of uncertainty, ceded control. Conversely, the fact that Thailand’s
opposition coalition did not get a sweeping victory in March’s
parliamentary elections (albeit with the playing field tilted against them) made it easier for the military and its allies to stay in power.
However, outside of normal politics, there is one type of abuse that
can stir enough popular resentment to undermine autocracies or do battle
against weak, autocratic-leaning democratic governments: Corruption. So
civil society and opposition politicians should highlight top leaders’
graft as well. In fact, disgust with graft has been a central driver
behind many of the protests in recent years against governments in
democracies and autocracies alike, including Malaysia, Cambodia, South
Korea, and Kyrgyzstan, among others. Anger with graft also has helped
opposition politicians and civil society make major gains in some of
those states. Graft in particular sparks public anger because it
highlights the impunity and arrogance of rulers, and is easily
understandable, in a way that attacks on norms or even institutions are
not. And while populists may take advantage of anti-graft sentiments,
vowing to clean up corruption and fight decadent elites, public anger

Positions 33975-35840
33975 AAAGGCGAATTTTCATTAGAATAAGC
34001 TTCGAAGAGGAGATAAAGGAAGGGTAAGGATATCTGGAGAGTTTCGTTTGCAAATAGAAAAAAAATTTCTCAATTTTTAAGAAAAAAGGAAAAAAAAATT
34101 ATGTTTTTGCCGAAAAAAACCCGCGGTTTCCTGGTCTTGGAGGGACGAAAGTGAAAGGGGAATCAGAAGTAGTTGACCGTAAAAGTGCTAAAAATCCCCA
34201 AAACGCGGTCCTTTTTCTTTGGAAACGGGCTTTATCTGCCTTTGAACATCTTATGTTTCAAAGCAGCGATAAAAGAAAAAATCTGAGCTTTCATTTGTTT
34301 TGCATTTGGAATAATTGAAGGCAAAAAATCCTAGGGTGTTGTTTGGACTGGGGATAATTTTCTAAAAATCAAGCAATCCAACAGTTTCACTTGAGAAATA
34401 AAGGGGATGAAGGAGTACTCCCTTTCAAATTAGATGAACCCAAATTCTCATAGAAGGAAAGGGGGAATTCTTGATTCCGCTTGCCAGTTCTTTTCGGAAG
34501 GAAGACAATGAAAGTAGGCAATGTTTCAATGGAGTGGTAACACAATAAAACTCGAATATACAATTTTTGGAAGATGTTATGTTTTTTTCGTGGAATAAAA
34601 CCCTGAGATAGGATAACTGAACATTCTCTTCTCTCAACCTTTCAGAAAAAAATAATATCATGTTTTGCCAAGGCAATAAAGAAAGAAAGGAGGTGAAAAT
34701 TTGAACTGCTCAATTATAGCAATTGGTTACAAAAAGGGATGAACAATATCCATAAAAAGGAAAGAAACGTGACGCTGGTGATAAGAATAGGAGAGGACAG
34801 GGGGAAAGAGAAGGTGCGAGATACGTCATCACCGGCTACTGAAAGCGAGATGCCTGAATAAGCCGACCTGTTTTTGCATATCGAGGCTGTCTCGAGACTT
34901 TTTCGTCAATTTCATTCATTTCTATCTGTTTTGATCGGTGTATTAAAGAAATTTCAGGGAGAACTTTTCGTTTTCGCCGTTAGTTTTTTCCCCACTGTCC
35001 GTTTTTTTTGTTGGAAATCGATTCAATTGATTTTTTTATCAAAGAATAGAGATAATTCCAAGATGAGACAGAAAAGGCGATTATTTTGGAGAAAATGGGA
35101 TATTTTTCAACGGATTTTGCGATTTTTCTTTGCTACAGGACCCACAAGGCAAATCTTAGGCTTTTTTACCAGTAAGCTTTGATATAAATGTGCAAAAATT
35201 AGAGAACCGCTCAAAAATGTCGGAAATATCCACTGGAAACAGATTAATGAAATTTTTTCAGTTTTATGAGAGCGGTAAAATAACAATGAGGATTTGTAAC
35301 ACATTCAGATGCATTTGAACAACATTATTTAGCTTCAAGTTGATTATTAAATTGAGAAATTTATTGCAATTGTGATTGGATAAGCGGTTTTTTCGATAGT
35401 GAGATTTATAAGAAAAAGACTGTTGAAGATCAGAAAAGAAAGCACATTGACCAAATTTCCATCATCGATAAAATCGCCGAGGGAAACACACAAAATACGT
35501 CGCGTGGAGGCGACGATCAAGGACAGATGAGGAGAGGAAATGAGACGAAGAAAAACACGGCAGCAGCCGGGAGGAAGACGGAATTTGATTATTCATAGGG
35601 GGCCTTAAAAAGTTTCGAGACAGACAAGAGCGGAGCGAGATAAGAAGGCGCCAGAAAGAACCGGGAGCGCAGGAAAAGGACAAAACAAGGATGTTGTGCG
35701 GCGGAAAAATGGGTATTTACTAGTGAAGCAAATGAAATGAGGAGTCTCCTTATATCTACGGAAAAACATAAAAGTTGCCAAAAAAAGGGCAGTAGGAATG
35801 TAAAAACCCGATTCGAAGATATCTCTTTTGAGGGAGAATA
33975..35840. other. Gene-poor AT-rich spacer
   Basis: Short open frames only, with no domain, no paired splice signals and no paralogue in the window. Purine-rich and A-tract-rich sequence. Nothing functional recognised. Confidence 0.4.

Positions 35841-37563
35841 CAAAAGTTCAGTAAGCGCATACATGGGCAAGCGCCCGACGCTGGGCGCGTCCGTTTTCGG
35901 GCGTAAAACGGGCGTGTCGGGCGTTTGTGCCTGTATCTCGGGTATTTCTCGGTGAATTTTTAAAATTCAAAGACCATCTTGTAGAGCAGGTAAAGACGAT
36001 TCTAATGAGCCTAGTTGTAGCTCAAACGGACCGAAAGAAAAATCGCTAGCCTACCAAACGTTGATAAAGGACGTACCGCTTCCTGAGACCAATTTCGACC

about graft can also be turned against illiberal populists who do not
keep these promises.
And even when elections are designed not to be fully free and fair,
democrats in weak democracies or fragile autocracies should participate.
Participating in elections with some degree of freedom and fairness
allows opposition parties to make their points to the public, to build
coalitions, and to help citizens develop a kind of muscle memory about
the importance of voting and of democracy in general.
(To be sure, in complete sham elections, like those that occur in
states like Laos, there is little opportunity to take advantage of the
vote and build for the future.) And even elections that are not fully
fair can lead to surprising results that shock complacent autocrats.